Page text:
So is it okay to just not bear grudges and keep people out of sight and out of mind as compared to allowing them to reset the friendship as if nothing happened?

Every moment of consciousness of an ordinary being is mixed with self-grasping. There are many different elements to consider in every relationship, so there can be many different reasons why we might keep distance. I always keep an open heart, but some situations are too difficult for my capacity at the time, sometimes the other person repeats their destructive behavior, sometimes the other party is too immature or unrealistic in their manner of communicating or unwilling to look at their behavior. We need to use wisdom in each particular situation. If we experience too much pain, we need to keep some distance and work hard at healing inside so we can approach them renewed.

We definitely need to push ourselves, but we also need to be kind to ourselves and give ourselves the space to make mistakes, for we learn from these and through it move closer to our spiritual goals.


Ensapa

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Re: Forgiveness
« Reply #5 on: February 08, 2013, 11:40:48 AM »
if we put the other person away at arms' length, wouldnt that be an action that comes out of self grasping? If it does then would it not contradict our Dharma practice? There are many people in my life that I have forgiven them, and allow them a chance to restart the friendship with me even when they have done horrible and painful things to me, but at the end of the day, they turn out to be good friends. There are also friends that have attitude problems that i would rather stay away from and i do...but what if they also turn out to be good friends?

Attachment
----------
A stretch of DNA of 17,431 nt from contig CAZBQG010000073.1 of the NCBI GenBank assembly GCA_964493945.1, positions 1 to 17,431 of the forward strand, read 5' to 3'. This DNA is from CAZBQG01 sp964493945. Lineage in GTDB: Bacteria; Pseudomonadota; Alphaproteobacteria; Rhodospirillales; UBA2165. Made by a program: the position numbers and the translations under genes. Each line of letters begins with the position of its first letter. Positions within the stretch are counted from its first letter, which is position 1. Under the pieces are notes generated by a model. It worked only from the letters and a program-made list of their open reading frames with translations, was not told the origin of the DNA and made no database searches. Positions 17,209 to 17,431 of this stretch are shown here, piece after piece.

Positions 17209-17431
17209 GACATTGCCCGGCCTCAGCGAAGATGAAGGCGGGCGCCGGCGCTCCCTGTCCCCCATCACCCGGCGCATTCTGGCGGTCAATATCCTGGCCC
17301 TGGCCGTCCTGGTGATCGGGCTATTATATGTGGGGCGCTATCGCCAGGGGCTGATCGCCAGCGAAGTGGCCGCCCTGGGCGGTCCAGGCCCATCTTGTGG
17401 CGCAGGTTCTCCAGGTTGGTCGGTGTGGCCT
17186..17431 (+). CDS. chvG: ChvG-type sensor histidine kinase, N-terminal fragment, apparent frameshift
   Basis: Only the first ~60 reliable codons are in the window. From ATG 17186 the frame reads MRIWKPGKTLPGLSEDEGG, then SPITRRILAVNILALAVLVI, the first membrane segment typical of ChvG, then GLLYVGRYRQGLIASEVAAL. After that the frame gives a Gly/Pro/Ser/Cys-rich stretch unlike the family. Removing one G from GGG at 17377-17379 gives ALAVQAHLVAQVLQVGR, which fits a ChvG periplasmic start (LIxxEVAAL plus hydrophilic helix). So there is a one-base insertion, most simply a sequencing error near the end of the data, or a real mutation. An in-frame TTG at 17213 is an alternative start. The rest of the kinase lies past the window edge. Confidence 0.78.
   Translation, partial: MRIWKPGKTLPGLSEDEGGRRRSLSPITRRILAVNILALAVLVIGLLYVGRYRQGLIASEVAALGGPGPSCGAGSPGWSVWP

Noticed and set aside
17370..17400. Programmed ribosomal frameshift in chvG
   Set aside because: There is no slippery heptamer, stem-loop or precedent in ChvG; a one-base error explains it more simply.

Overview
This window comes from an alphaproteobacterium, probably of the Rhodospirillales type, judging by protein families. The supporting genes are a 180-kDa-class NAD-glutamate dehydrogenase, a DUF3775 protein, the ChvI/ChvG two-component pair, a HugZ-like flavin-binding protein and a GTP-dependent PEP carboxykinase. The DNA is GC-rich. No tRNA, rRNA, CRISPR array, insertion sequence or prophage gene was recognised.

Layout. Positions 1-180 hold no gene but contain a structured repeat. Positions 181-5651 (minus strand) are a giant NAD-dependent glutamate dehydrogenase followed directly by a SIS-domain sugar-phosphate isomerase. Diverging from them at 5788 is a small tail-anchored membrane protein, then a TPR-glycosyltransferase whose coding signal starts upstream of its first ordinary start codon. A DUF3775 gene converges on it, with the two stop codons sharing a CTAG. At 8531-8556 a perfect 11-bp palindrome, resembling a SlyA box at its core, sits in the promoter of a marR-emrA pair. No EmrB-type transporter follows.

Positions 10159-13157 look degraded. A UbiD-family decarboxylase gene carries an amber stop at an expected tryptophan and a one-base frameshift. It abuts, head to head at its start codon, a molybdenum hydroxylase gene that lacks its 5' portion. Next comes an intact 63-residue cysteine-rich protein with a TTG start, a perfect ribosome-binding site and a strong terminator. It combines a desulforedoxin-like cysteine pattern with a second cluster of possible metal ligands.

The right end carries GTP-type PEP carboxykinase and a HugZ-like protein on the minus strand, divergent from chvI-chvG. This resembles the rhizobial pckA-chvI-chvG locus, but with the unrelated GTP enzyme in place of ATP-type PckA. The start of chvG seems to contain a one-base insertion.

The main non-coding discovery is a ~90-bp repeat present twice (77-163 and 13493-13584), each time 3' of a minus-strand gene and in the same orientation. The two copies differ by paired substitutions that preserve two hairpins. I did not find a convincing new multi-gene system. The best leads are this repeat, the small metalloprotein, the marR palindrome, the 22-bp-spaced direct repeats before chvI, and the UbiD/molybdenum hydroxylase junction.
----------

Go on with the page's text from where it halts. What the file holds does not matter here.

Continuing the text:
So is it okay to just not bear grudges and keep people out of sight and out of mind as compared to allowing them to reset the friendship as if nothing happened?

Every moment of consciousness of an ordinary being is mixed with self-grasping. There are many different elements to consider in every relationship, so there can be many different reasons why we might keep distance. I always keep an open heart, but some situations are too difficult for my capacity at the time, sometimes the other person repeats their destructive behavior, sometimes the other party is too immature or unrealistic in their manner of communicating or unwilling to look at their behavior. We need to use wisdom in each particular situation. If we experience too much pain, we need to keep some distance and work hard at healing inside so we can approach them renewed.

We definitely need to push ourselves, but we also need to be kind to ourselves and give ourselves the space to make mistakes, for we learn from these and through it move closer to our spiritual goals.

I see, thank you for your input as it has been very clear on this matter. Now I feel less guilty about enhancing my self grasping if I if keep forcing myself to forgive people with an open mind and an open heart even if their actions are repeatedly hurtful. To me, sometimes, healing is just a switch on whether or not I want to allow that person in my life or not and sometimes it can be worth it. I have forged some very solid friendships after months and years of turmoil and arguments, all based on the ability to forgive with an open heart and mind. But I do see your point also.

Q

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Re: Forgiveness
« Reply #6 on: February 08, 2013, 05:04:37 PM »
Forgiveness should be something that is done by one, unconditionally to be considered sincere. The very fact that we expect other's to forgive us and resume a friendship as new is already an expectation by itself and it is unreasonable to begin with...

Ofcourse we can view it simply as 2 type of forgiveness.
Forgive those that harmed us
Mutual forgiveness.

I'm sure you are not talking about forgiving another person that harmed us, because that would only make one 'guilty' party... and when forgiveness is given by the victim to the offender, usually in regular cases, the offender will be relieved and rejoice over the generosity of the victim.